Photo: Herrador, Vujanovic, Terraneo, Zwicky, Mijic, Dalcher, Lopes, Ahuja, Mutreja
|Group Leader||Massimo Lopes|
|Postdoc||Akshay Ahuja, Kurt Jacobs|
|PhD Students||Sofija Mijic, Karun Mutreja, Marko Vujanovic, Katharina Zwicky Jonas Schmid|
|Technical Assistants||Raquel Herrador, Ralph Zellweger|
|Master Student||Nastassja Terraneo|
|Postdocs||Arnab Ray Chaudhuri, Cindy Follonier, Kai Neelsen|
|Master Students||Isabella Zanini, Judith Oehler|
|Civil Servant||Damian Dalcher|
Our research focuses on the molecular characterization of DNA replication stress and its contribution to genome instability. We aim to understand the mechanistic basis of genome rearrangements arising during perturbed DNA replication, which contribute to cancer, aging and a growing number of neurodegenerative human syndromes. These studies take advantage of an established technological platform, ranging from standard molecular and cell biology methods to specialized single-molecule in vivo analysis of replication intermediates (DNA fiber spreading, psoralen-crosslinking coupled to electron microscopy).
Structural insights into oncogene-induced DNA replication stress
DNA damage response is a critical anti-tumour barrier that prevents the proliferation of cells with potentially hazardous genetic alterations. It acts early in tumorigenesis and its activation was observed already in pre-cancerous lesions of various organs. Activation of the DNA damage checkpoint in these lesions was ascribed to oncogene-induced deregulation of DNA synthesis, or “replication stress”. Although the indirect consequences of replication stress, i.e. cell cycle arrest and senescence, have been elucidated to some extent, our understanding of the underlying molecular events is extremely vague. This is mainly due to the lack of information about the DNA structures generated in vivo under such conditions.
Replication stress phenotype can be reproduced in cell culture by overexpression of various oncogenes influencing DNA replication, e.g. Cyclin E or Cdc25A. We have exploited these systems to identify oncogene-associated defects in DNA replication. Overexpression of both oncogenes has a substantial effect on bulk DNA synthesis and leads to a marked slow-down of individual replication forks, measured by FACS analysis and DNA fiber labelling, respectively. Furthermore, electron microscopic analysis reveals the accumulation of aberrant replication intermediates upon oncogene induction. However, only the overexpression of Cdc25A causes massive DNA breakage and full DDR activation shortly after oncogene induction (Figure 1). We found that Cdc25A-dependent DNA double strand breaks (DSB) are suppressed by preventing mitotic entry. We therefore propose that oncogene-induced replication stress promotes the accumulation of unusual replication intermediates and that oncogene-dependent DSB arise due to premature activation of mitotic factors. Using a similar set of approaches we have also recently characterized the molecular consequences of "re-replication", a deregulation of a replication initiation program that is frequently associated with tumorigenesis. We are now in the process of extending our studies to a broad spectrum of oncogenes, in an attempt to identify common molecular mechanisms underlying tumorigenesis. Furthermore, we will test the involvement of known cancer susceptibility factors in these molecular processes, as we suspect that altered cellular responses to replication stress could underlie the high incidence of cancer associated with certain genetic defects.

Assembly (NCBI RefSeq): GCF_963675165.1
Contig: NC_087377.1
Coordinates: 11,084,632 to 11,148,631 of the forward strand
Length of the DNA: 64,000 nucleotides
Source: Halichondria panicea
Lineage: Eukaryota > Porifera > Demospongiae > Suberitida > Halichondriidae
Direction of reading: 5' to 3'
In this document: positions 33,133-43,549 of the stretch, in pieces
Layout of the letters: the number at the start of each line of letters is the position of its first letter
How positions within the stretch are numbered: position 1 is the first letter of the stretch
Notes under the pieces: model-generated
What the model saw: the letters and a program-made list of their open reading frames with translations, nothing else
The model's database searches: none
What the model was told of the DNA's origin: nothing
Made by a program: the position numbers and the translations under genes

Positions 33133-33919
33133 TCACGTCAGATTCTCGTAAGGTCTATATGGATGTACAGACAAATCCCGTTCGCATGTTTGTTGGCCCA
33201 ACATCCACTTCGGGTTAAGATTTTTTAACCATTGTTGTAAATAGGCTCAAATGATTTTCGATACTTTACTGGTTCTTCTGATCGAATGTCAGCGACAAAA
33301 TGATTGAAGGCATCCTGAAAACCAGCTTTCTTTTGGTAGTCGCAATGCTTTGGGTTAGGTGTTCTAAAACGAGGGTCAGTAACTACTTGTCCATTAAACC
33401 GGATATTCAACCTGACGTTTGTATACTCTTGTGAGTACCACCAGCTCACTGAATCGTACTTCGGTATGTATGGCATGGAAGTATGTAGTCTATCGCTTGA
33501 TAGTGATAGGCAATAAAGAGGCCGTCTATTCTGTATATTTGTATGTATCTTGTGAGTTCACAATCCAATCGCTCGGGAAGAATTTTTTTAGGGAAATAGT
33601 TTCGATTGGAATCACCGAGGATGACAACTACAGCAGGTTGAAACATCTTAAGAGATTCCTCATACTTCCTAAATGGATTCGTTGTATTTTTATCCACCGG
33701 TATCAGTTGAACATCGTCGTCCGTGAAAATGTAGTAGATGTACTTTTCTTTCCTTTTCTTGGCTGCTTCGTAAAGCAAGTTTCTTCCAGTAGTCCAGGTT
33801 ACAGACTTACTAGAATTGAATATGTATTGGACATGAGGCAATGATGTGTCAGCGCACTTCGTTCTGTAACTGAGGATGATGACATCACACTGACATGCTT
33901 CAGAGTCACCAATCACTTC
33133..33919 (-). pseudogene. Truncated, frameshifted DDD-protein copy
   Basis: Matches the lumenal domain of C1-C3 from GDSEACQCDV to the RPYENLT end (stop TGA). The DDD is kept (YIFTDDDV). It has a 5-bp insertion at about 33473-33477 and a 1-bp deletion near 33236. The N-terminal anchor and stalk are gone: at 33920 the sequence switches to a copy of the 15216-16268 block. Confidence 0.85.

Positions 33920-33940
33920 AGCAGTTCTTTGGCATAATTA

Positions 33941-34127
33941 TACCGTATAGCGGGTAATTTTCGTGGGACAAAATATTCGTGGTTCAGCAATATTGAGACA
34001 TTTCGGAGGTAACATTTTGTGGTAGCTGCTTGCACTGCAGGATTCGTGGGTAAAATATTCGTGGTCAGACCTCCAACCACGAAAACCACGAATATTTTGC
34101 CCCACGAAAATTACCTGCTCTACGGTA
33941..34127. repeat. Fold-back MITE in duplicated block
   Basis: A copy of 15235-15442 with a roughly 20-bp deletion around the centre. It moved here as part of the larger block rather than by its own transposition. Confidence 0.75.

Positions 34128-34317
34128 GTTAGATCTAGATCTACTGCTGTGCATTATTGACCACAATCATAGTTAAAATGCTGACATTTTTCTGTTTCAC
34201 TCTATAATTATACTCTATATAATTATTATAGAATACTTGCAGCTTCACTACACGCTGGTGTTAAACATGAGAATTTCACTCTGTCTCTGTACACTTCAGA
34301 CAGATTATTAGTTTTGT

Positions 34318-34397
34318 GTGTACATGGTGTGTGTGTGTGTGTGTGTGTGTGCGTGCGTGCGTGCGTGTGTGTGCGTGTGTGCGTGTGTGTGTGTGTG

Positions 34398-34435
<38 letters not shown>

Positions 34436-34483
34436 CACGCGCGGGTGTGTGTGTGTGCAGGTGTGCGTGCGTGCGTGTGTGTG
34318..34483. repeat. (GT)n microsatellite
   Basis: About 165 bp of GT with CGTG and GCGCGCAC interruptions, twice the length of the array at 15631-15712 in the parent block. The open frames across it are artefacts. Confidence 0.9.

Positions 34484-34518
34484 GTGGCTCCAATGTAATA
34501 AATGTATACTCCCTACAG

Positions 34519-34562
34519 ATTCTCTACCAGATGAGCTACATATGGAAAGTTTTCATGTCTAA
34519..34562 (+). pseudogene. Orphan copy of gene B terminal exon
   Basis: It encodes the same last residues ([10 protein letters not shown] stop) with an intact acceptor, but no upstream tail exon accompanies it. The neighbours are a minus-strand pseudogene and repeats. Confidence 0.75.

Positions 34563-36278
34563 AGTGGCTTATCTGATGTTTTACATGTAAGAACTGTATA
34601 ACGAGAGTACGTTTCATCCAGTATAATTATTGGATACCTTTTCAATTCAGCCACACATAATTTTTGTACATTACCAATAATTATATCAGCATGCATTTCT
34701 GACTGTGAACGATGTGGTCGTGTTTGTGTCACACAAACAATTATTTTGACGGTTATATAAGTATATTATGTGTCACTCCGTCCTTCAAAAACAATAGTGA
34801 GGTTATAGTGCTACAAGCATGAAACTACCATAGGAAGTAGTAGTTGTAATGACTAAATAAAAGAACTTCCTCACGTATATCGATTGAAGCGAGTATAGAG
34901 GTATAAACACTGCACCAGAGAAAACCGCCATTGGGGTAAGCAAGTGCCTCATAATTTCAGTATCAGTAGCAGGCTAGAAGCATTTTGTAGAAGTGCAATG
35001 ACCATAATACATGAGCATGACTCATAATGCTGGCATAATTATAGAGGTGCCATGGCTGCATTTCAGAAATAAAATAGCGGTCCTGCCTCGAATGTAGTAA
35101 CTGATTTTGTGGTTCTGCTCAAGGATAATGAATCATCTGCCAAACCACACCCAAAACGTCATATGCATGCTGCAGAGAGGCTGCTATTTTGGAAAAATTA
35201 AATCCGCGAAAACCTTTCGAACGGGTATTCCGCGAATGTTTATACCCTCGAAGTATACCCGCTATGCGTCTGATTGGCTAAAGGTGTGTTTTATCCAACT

Figure 1. Flow cytometric analysis of DNA synthesis, cell cycle progression and DDR activation after oncogene expression. (A) FACS-based distinction of γH2AX patterns after Cdc25A induction. Red and green signals indicate cells with pan-nuclear γH2AX and γH2AX foci respectively, indicative of active DNA damage response. (B) FACS analysis after Cdc25A induction shows accumulation of cells with γH2AX foci and pan-nuclear staining. Pan-nuclear γH2AX is associated with replicative arrest. (C) FACS analysis after CycE induction shows early S-phase accumulation, followed by accumulation of cells in G2/M and checkpoint activation. At late timepoints, re-replicating cells with ≥4n DNA are detectable.
K. J. Neelsen, I. M. Y. Zanini, R. Herrador and M. Lopes (2013). Oncogenes induce genotoxic stress by mitotic processing of unusual replication intermediates. Journal of Cell Biology, 200(6):699-708.
K.J. Neelsen, I.M.Y. Zanini, S. Mijic, R. Herrador, R. Zellweger, A. Ray Chaudhuri, K.D. Creavin, J.J. Blow and M. Lopes(2013). Deregulated origin licensing leads to chromosomal breaks by re-replication of a gapped DNA template. Genes and Development, 27:2537-42
K. J. Neelsen, A. Ray Chaudhuri, C. Follonier, R. Herrador andM. Lopes(2014). Visualization and interpretation of eukaryotic DNA replication intermediates by electron microscopy in vivo. In "Functional Analysis of DNA and Chromatin", Humana Press, ed. J. C. Stockert. Methods in Molecular Biology, 1094:177-208.
Uncovering the structural determinants of DNA replication stress induced by cancer chemotherapeutics